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Budgets Clearing Both Chambers; GOP Voting ‘No’ En Bloc

May 16, 2023

Article courtesy MIRS News for SBAM’s Lansing Watchdog e-newsletter

The Senate and House were setting up Wednesday their respective spending priorities in preparation for target negotiations with each other and the governor. House Appropriations Committee Chair Angela Witwer (D-Lansing) said she expected budgets to be completed and to the governor by mid-June.

Around $81 billion is expected to be spent in the Senate and House budgets, money that likely will need to be pared back after the Consensus Revenue Estimating Conference on May 19 shows an expected pattern of declining state revenues.

The Democratic majorities in both chambers are spending $5 billion more in Fiscal Year (FY) 2024 than the current year and they’re putting it in areas they feel have been underinvested in under Republican leadership at the forefront.

For example, there’s more money in public education with a focus on students from disadvantaged backgrounds. Free breakfast and lunch for all students are in the House, Senate and governor’s recommendations. 

There’s more money for child care programming. State government’s ranks will be beefed up to run background checks on child care workers among other government functions, like environmental protection, under the Senate, House and governor’s plans.

The Senate wrapped up its proposed FY 2024 spending plan Wednesday afternoon while the House polished off all 17 departmental budgets by around 8 p.m.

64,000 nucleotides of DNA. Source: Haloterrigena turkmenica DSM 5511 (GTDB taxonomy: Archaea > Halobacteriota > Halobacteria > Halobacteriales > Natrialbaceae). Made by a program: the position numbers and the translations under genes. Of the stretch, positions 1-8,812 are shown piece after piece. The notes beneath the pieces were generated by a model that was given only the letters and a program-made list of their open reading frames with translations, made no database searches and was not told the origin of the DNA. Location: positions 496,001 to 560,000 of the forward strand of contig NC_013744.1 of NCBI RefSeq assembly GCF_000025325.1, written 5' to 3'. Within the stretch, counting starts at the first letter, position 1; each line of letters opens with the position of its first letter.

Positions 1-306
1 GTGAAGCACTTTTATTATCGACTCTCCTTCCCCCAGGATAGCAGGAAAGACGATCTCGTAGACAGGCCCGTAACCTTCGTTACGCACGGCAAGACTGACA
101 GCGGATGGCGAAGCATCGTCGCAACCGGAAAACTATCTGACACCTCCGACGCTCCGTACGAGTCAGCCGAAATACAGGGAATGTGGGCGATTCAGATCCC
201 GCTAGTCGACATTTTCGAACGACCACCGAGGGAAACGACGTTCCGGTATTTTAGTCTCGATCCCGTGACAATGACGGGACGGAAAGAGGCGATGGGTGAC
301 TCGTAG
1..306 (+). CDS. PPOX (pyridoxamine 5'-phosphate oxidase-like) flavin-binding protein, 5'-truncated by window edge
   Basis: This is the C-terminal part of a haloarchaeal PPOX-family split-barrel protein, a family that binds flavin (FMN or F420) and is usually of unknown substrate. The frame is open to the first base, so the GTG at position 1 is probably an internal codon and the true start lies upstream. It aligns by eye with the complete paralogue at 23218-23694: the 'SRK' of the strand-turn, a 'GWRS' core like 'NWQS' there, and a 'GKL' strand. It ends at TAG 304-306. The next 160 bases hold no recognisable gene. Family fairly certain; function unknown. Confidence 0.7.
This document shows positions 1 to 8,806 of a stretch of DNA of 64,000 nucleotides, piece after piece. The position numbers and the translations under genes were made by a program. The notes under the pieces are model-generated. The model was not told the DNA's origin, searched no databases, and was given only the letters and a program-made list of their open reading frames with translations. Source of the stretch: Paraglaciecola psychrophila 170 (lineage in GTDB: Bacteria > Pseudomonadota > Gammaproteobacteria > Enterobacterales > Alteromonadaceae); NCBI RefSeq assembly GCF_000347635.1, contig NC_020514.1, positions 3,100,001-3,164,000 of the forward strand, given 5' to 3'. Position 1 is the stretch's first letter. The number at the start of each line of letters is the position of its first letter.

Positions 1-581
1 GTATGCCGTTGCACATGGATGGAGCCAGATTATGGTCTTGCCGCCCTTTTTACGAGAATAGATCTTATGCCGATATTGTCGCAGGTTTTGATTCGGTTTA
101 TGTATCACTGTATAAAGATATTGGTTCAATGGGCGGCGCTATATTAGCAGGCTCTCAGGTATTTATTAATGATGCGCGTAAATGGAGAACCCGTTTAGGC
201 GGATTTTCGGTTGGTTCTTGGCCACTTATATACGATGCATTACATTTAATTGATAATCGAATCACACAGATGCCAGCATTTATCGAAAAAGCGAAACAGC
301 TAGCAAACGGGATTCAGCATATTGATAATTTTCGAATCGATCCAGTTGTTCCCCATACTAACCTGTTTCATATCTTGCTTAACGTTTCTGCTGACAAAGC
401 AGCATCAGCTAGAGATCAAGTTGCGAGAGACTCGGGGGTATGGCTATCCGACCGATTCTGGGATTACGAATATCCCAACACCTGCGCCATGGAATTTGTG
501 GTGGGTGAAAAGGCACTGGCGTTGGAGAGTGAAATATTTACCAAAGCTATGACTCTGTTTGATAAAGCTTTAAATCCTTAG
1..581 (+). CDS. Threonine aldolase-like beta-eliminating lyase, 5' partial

In both chambers, the outcome was notably the same. Every Democrat voted for every department budget. Every Republican voted against every budget.

Republicans offered nearly 100 amendments in both chambers Wednesday. All of them were shot down.

House Minority Leader Matt Hall (R-Kalamazoo) said his caucus’ priorities start with bringing back a provision that gives legislative oversight back to inter-departmental transfers, a watchdog measure created after the budget blowup of 2019.

Hall said he’d like to see more money put into local roads and law enforcement.

In general, the House, Senate and governor’s plans are not drastically different from one another. The concepts and visions are nearly identical, but the approaches and funding amounts vary.

On the PreK-12 front, for example, the governor wants a 5% increase in the foundation allowance. The Senate wants 6% more. The House wants 4%.

The governor wants 11.5% more for schools with a higher percentage for at-risk students ($64.7 million). The Senate wants a sliding scale increase of 11.5% to 15.3% based on the percentage of at-risk students in a district ($173.1 million). The House wants a prorated 14.6% increase ($273.9 million).

The governor, Senate, and House all want weighted funding increases for schools with high numbers of English learners and special education students. How they calculate those increases varies.

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